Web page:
June 26, 2009

Michael Jackson//Billie Jean

Michael Jackson had already come up twice yesterday in conversation before I heard the news of his death, via text message, on my way home from work. This is how pervasive he was as an American icon. Even well past his heyday, when his fame sprang more from the eccentricity (or, to be harsher, balls out weirdness) born of a combination of childhood trauma, brilliance, mental illness and drug abuse, he still rode high on the crest of the wave of our collective cultural awareness:

To friends in Chicago a few days ago: “The new Jenny Wilson record sounds a little like Michael Jackson.”

At lunch at work, yesterday: “Michael Jackson is addicted to plastic surgery. There’s a site that details ever surgery he’s ever had and it’s so scary.” (Perhaps in poor taste, but here, if you’re curious).

Or how about the many strange MJ facts I learned from this man, including about how he made his staff sign contracts that stipulated they not speak to each other, a fascinating tidbit? Sean strangely posted this up about a week ago, talk about prophetic.

I also feel like a few people (friends, acquaintances and culture scholars) have surmised so perfectly what is disturbing about our collective loss of Jackson, not just as a boy-genius music innovator or as the “King of Pop,” but also as a physical embodiment of the flaws of our modern culture. Their observations bear repeating:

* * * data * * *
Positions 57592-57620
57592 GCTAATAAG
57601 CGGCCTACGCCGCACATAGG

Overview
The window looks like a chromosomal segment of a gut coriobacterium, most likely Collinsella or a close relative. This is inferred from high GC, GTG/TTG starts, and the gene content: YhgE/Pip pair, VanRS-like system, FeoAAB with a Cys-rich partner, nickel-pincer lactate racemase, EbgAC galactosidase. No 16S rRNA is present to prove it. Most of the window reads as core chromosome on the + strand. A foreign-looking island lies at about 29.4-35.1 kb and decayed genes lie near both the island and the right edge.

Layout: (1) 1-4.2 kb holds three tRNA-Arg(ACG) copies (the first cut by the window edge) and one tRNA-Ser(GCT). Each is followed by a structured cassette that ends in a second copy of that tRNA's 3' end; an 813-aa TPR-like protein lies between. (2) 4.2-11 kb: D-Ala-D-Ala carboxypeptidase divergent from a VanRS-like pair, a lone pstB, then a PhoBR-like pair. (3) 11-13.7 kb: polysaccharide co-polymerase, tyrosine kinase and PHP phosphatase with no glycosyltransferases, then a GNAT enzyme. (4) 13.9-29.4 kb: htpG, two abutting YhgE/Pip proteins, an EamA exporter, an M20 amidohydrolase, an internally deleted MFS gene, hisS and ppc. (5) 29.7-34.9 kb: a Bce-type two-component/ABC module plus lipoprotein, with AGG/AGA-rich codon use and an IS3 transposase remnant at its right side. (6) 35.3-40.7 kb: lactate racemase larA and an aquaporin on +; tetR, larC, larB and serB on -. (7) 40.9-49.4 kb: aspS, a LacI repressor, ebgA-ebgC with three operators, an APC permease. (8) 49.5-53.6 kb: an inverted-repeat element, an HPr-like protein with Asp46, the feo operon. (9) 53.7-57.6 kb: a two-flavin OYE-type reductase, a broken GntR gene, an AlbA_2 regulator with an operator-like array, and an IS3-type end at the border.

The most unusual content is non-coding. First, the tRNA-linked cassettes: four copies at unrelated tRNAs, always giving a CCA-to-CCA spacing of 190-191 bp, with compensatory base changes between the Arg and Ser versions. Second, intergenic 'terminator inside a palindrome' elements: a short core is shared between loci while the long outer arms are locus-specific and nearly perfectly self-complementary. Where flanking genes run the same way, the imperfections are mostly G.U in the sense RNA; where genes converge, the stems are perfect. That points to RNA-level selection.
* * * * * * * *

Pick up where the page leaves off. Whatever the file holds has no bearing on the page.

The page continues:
From Francis, via Facebook: “I'm authentically sad about Michael Jackson. I feel badly about it, how incredibly unwell he was for so many years, how he probably hurt children, and yet we just kept making excuses / indulging / making fun of him as a society.”

From Carrie Brownstein, via Monitor Mix: “…But Michael Jackson was different; his star never wholly faded, nor was it born anew. His light remained aglow, fueled both by his astronomical accomplishments and by our own eager imaginations. And we kept looking in his direction, out of pure love for his music, but also because the glimpses into his life were getting more shocking and bizarre. The glare kept coming back to find him, sometimes out of reverence, but also revealing to us a distortion of the man we thought we knew; an ugliness, a freakishness, a changeling.”

From James, on the morning commute: “America created him, chewed him up and spit him out.”

And so, here is my song. It is one that has been posted, mixtape’d, broadcast thousands of times already, in every possible medium. It is one whose video of a man gliding, almost too gracefully to be human, on light-up tiles I remember watching with a certain previously unknown devotion on an early MTV. It is a song my band played snippets of while goofing off in rehearsal in the Lango's basement. This song was crafted, like all Jackson songs, with an obsessive attention to detail—the kind only a true perfectionist can achieve. It is one that will be reposted countless times over the internet today, tomorrow and as long as the internet continues. For as long as the great power grid fuels our high-tech American culture machine, we will churn out new pop, faster and faster, chew it up and spit it out.

Billie Jean.mp3

Be careful what you do,
'Cause the lie becomes the truth.

No comments: